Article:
If someone us going to use hospice, I would advise that if there are more than one hospice company in your area, that you google them for reviews, and call and talk to each. Make sure you know up front what their procedures are. FWIW I'm not aware of any hospices here (there are 3), in alamogordo, NJ (one), or in stuart, fl where dad was, that has nurses come more than once a week. It may be different elsewhere. But since the patient us terminally ill, and meds can be given by family, I'm not sure what a nurse coming daily would do.,
I think not knowing what to expect, is a big cause of frustrations, especially when dealing with such an emotional time. (No excuse for damage to house, and trash being left, though).
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Old 08-14-2018, 08:58 PM
 
Location: SW US
2,033 posts, read 1,899,258 times
Reputation: 3454
When I chose the hospice company for my mother, I first read reviews, then called and chatted with each of the better rated companies. I chatted long enough, asking a variety of questions, to get a feel for how caring, or uncaring, they might be. I also checked with the assisted living where Mom was living to see who they liked and who regularly went there. I did all this in one day, and it took most of the day. We were very pleased with the care my mother got from them. I do know that the assisted living had to increase her care level because hospice wanted a lot of additional services from them. Having hospice at home might be very different if there were no backup care in addition to their occasional visits.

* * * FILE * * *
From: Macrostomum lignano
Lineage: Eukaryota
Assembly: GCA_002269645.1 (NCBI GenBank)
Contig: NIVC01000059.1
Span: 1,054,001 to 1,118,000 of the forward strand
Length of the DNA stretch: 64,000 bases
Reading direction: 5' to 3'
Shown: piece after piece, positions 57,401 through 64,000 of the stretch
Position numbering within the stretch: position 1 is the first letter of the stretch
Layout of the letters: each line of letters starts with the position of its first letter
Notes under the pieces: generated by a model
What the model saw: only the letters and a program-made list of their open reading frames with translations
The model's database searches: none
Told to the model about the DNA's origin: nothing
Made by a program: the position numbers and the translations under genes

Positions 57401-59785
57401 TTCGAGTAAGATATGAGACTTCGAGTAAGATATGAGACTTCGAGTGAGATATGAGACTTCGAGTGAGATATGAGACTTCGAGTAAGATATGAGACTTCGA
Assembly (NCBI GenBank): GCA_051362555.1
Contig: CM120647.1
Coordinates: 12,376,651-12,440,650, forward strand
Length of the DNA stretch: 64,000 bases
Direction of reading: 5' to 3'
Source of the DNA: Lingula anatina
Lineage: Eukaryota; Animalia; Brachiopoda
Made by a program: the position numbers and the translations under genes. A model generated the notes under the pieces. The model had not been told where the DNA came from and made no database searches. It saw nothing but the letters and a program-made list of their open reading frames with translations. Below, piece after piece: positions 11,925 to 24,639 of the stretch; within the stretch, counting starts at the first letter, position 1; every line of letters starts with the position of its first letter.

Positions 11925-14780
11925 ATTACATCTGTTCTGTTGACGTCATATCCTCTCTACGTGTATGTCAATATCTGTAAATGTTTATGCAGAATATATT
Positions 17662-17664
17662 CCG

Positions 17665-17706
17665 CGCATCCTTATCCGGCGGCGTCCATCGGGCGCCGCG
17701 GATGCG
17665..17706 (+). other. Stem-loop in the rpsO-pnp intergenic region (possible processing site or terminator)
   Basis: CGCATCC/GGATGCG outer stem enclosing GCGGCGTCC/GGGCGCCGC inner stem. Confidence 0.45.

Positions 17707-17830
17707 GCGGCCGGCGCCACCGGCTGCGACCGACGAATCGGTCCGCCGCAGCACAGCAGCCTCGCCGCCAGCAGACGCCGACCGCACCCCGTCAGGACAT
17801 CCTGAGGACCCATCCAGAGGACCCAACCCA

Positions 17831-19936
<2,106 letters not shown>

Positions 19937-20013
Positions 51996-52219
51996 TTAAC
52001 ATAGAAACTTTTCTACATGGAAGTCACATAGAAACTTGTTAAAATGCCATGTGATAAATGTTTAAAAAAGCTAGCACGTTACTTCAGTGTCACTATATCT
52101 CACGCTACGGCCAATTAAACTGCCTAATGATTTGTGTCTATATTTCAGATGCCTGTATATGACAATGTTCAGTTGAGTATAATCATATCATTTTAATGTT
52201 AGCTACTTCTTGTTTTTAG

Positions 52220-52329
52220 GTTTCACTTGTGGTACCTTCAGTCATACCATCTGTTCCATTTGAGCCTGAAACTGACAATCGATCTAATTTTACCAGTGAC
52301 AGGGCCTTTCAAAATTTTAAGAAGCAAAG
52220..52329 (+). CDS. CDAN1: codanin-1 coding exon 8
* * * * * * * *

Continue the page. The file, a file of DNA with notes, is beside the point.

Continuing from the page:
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Old 08-14-2018, 11:43 PM
 
Location: Approximately 50 miles from Missoula MT/38 yrs full time after 4 yrs part time
2,271 posts, read 3,221,329 times
Reputation: 4739
Quote:
Originally Posted by seethelight View Post
hospice does not hasten death !!!!!!!!!!!!!!!!!!!!! That is a really bizarre statement. My wife is a hospice nurse and I hear story after story how the "loved:" ones of the patient prohibit morphine when the hospice DR. orders it to ease pain and suffering of the patient, when the patient has less than a month to live because they don't want to have their dying relation addicted. So their "loved" one can be more lucid while suffering. Do you know the average stay in hospice is only three days. People are dying and everyone except the hospice RNs are freaking out, so be grateful there is hospice and don't knock a noble profession based on your biased opinion.
As I have stated previously in this Thread, my Wife, my Mother and my Sister., all received excellent care in the local Hospice Facility located in a small (5000) western Montana town adjacent to the local hospital.
I was well past age 65 when each one was admitted and it was like receiving a gift from Heaven when, for example, ....after 14 months of caring for my wife at home, by my self, [cancer: Lung, Brain, Liver & Pancreas]...
The Administrator called me on a given day and told me they had an "open" room and strongly suggested that I stop caring for her at home.......I brought her in the following morning!!....15 miles from my home.
The 78 round trips (110 MILES ea trip) for Chemo and Radiation at the closest equipped hospital over 14 months had taken it's toll......and to get an uninterrupted night's sleep was a real blessing.

....Seethelight>>>>: You tell your wife, there is a "special place in Heaven" for Hospice Nurses!!!!!
The ones that cared for my wife ...(of 51 yrs).....were exceptional and made 'my life liveable again'!!!!!!
Now being in my 87th year, I hope "everything goes smoothly" when it's my time.

Last edited by Montana Griz; 08-15-2018 at 12:02 AM..